In 2006, Wikipedia management revealed that many political articles, including a good number of political biographies, had been vandalized by partisan U.S. Congressional staffers. In the case of Republican Senator Norm Coleman, his Wikipedia entry described him as having been a “liberal” during college. The word “liberal,” interestingly, was changed to “activist.” Information about Coleman’s voting record, which coincided with President Bush’s about 98% of the time in 2003, was also stricken from the record. Part of the deleted text observed that Coleman was a self-described moderate.
Of course, this Wikipedia trickery wasn’t limited only to members of the Republican Party. It was found that the entry for Senator Tom Harkin, a Democrat, had also been modified. Harkin once falsely claimed to have flown combat missions in northern Vietnam, and later recanted. One paragraph in his biography, which described the incident in detail, disappeared without a trace.
Building a Social Network
Wikipedia isn’t the only popular site that political figures have found useful. MySpace, whose social networking community now has well over 67 million registered members, is also a target. Although MySpace is known for having a sizable teenage audience, the site’s impact on the adult population shouldn’t be discounted, either.
According to research conducted by comScore in late 2006, 34.8% of MySpace viewers fell within the coveted 18 to 34-year-old demographic, whose younger members are known for their remarkable political zeal. Only competing social network Facebook, with 42.6% of its visitors falling within the same demographic, made a better connection. More surprisingly, about 40.6% of MySpace’s visitors were between 35 and 54 years old.
Political figures have quickly realized that they can reach millions of potential voters on MySpace alone, and that their “friends” will put their own social connections to work for them. Barack Obama has 76,783 friends on MySpace, and each friendship translates to another set of connections. Those 76,783 friends might have hundreds of thousands — perhaps even millions — of their own connections, with many at least somewhat predisposed to Obama’s politics.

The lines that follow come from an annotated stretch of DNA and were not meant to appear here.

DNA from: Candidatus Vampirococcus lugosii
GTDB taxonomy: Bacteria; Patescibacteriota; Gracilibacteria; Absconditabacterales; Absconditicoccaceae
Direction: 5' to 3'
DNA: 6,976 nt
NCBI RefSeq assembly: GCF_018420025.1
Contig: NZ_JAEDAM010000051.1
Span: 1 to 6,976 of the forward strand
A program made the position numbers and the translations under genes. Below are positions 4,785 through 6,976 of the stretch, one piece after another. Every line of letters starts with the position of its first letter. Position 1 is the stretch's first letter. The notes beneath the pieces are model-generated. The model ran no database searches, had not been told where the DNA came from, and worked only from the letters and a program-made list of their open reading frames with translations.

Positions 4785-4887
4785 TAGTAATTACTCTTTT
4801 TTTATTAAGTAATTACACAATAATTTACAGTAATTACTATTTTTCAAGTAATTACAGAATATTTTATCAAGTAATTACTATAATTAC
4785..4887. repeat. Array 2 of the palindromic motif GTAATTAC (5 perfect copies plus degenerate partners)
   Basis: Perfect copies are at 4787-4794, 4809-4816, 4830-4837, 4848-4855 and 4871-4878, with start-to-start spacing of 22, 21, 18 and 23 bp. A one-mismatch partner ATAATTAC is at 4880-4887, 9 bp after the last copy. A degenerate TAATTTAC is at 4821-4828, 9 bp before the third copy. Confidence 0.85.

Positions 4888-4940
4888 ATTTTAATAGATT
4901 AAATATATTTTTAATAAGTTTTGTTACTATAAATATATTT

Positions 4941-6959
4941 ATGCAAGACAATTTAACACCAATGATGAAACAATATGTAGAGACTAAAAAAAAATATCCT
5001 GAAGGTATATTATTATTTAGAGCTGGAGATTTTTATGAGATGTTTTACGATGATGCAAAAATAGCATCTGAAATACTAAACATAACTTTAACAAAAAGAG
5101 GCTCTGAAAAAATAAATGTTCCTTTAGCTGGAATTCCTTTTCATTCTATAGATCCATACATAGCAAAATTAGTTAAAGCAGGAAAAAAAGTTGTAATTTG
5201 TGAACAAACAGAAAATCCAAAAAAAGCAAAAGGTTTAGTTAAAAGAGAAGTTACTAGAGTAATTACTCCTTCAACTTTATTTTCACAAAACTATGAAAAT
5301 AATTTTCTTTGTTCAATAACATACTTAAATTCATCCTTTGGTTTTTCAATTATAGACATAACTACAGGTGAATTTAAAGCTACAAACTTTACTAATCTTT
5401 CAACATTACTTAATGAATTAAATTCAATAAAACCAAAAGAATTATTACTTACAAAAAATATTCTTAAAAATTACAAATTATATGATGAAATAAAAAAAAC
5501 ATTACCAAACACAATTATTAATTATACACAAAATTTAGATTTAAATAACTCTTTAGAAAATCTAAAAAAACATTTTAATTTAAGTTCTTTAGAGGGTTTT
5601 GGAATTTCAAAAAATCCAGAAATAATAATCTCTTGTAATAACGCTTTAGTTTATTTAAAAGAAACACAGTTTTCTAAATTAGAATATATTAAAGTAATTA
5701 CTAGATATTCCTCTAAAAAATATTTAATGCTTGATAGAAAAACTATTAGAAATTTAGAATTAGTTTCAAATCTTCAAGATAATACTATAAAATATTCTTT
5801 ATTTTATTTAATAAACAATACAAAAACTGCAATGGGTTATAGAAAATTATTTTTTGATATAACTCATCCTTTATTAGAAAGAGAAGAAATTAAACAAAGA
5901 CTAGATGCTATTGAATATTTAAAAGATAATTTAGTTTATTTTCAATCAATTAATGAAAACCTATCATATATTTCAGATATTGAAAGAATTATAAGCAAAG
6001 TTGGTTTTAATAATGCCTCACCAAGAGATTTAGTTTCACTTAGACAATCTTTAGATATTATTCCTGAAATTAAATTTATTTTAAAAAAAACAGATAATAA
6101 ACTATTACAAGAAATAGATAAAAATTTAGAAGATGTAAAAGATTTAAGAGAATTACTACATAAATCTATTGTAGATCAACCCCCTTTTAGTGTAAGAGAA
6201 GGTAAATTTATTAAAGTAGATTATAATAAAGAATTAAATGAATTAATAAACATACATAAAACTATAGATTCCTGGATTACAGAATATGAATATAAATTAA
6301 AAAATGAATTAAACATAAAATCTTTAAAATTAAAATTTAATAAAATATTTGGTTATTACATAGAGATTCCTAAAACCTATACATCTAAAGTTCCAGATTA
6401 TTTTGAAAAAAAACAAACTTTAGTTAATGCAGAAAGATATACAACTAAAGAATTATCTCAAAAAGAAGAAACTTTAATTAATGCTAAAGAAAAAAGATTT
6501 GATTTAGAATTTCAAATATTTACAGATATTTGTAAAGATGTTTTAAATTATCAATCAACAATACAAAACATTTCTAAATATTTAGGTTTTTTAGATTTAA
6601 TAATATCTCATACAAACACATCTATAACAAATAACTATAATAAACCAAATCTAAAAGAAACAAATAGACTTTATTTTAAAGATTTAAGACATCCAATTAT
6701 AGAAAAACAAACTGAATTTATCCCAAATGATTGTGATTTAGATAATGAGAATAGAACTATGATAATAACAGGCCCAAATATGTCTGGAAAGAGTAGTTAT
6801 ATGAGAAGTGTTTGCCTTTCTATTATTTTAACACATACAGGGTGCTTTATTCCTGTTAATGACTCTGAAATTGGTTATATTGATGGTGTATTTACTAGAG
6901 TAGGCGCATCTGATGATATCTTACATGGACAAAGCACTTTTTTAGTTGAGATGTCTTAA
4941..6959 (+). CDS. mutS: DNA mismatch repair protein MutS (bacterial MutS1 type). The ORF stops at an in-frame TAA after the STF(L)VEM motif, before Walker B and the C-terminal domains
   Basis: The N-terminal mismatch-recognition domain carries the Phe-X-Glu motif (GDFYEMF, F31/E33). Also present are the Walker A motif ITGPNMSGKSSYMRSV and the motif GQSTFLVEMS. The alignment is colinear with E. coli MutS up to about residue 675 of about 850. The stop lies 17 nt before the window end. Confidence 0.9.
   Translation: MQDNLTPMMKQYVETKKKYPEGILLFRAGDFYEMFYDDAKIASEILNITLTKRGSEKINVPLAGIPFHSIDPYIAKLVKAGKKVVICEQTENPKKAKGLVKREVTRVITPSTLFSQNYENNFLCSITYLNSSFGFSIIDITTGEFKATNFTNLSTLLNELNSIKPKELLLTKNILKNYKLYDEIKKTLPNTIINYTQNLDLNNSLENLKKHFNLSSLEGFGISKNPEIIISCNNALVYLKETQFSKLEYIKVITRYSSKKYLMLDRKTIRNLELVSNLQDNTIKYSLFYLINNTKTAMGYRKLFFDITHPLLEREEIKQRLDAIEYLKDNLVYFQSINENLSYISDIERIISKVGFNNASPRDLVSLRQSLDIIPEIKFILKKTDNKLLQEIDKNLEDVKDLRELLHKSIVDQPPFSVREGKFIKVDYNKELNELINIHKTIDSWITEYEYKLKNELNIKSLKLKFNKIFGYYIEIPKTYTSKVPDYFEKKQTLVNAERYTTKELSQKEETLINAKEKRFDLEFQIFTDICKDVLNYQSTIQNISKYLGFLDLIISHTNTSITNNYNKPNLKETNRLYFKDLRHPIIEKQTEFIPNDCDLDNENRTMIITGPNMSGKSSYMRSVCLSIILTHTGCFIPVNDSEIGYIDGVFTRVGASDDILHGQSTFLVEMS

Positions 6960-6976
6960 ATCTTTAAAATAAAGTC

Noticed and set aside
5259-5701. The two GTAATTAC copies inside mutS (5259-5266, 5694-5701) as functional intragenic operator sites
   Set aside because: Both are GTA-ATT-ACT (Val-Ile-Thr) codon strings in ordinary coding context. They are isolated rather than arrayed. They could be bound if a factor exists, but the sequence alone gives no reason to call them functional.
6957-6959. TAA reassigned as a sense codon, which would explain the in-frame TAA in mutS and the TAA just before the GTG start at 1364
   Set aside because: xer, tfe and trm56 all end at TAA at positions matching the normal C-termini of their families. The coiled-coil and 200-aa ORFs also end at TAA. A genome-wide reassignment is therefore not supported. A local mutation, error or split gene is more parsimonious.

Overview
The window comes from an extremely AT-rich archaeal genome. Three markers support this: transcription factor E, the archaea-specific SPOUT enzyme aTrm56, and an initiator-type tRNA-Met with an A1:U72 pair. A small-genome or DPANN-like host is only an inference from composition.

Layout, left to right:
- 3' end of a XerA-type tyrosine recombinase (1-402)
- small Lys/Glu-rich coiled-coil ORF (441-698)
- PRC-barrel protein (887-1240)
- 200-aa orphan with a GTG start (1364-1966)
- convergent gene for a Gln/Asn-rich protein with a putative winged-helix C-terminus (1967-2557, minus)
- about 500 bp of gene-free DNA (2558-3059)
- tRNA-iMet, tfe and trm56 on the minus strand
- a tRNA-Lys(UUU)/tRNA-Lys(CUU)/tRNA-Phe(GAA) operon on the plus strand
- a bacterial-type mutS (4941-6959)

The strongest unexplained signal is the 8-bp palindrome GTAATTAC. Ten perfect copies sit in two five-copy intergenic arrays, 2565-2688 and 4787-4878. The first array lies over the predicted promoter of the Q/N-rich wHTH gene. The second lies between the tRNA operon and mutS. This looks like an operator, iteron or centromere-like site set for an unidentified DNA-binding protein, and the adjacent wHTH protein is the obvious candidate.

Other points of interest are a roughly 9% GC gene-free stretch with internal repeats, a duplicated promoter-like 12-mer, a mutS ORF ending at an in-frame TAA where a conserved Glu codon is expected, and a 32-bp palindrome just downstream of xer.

Video Killed the Political Star
The viral nature of the Web, of course, transcends MySpace. Video footage, whose popularity around the Web grew exponentially alongside sites like YouTube, has never been easier to distribute or watch.
YouTube allows users to broadcast their own video footage to millions of potential viewers, and has quickly become one of the Web’s most popular resources. And, if you were to ask Google, they’d tell you it’s worth a lot of money. After all, they paid $1.65 billion (in stock) to acquire the service in 2006. At the time, YouTube had only been online for about 21 months.
In addition to advertisers and guerrilla filmmakers, politicians have also taken their respective messages to YouTube. One video, which savagely mocks Hillary Clinton, has already gained over a million viewers. Although many presume that the video was intended to boost interest in competing Democratic candidate Barack Obama, the video could very well have been designed by somebody in a different political party, whose intention might have been to discredit the Democrats altogether. Here on the Web, it’s impossible to tell, and that anonymity is often used to create a political advantage.
If you’re an American voter, this is one place where your political orientation doesn’t matter. It’s clear that the Web will have an important role in your candidate’s strategy for the upcoming U.S. election. As you browse, keep in mind that key strategists in both of the dominant parties are using the Web to gain votes, including yours.
Lauren, who bravely allowed me to use her picture in this article. You Barack!